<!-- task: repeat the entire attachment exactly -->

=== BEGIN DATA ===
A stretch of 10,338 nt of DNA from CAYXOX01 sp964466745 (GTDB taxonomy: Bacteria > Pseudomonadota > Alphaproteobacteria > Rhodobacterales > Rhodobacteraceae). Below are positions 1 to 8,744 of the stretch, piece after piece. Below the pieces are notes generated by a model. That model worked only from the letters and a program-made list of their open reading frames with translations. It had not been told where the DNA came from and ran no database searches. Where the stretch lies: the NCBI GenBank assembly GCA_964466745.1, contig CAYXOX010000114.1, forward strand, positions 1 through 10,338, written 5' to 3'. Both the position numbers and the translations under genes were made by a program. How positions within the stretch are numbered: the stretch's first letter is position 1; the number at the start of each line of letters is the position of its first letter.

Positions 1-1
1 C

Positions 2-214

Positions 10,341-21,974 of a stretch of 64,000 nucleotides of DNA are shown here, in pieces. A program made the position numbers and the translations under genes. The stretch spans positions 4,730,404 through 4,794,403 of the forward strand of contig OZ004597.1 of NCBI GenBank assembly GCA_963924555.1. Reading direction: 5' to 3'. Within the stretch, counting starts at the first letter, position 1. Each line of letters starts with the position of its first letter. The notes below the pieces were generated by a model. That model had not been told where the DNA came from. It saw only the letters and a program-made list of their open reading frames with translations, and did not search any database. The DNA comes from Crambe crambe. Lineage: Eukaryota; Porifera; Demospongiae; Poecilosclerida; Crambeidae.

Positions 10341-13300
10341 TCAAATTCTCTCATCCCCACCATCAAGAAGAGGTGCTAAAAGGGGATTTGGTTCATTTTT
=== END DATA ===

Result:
A stretch of 10,338 nt of DNA from CAYXOX01 sp964466745 (GTDB taxonomy: Bacteria > Pseudomonadota > Alphaproteobacteria > Rhodobacterales > Rhodobacteraceae). Below are positions 1 to 8,744 of the stretch, piece after piece. Below the pieces are notes generated by a model. That model worked only from the letters and a program-made list of their open reading frames with translations. It had not been told where the DNA came from and ran no database searches. Where the stretch lies: the NCBI GenBank assembly GCA_964466745.1, contig CAYXOX010000114.1, forward strand, positions 1 through 10,338, written 5' to 3'. Both the position numbers and the translations under genes were made by a program. How positions within the stretch are numbered: the stretch's first letter is position 1; the number at the start of each line of letters is the position of its first letter.

Positions 1-1
1 C

Positions 2-214

Positions 10,341-21,974 of a stretch of 64,000 nucleotides of DNA are shown here, in pieces. A program made the position numbers and the translations under genes. The stretch spans positions 4,730,404 through 4,794,403 of the forward strand of contig OZ004597.1 of NCBI GenBank assembly GCA_963924555.1. Reading direction: 5' to 3'. Within the stretch, counting starts at the first letter, position 1. Each line of letters starts with the position of its first letter. The notes below the pieces were generated by a model. That model had not been told where the DNA came from. It saw only the letters and a program-made list of their open reading frames with translations, and did not search any database. The DNA comes from Crambe crambe. Lineage: Eukaryota; Porifera; Demospongiae; Poecilosclerida; Crambeidae.

Positions 10341-13300
10341 TCAAATTCTCTCATCCCCACCATCAAGAAGAGGTGCTAAAAGGGGATTTGGTTCATTTTT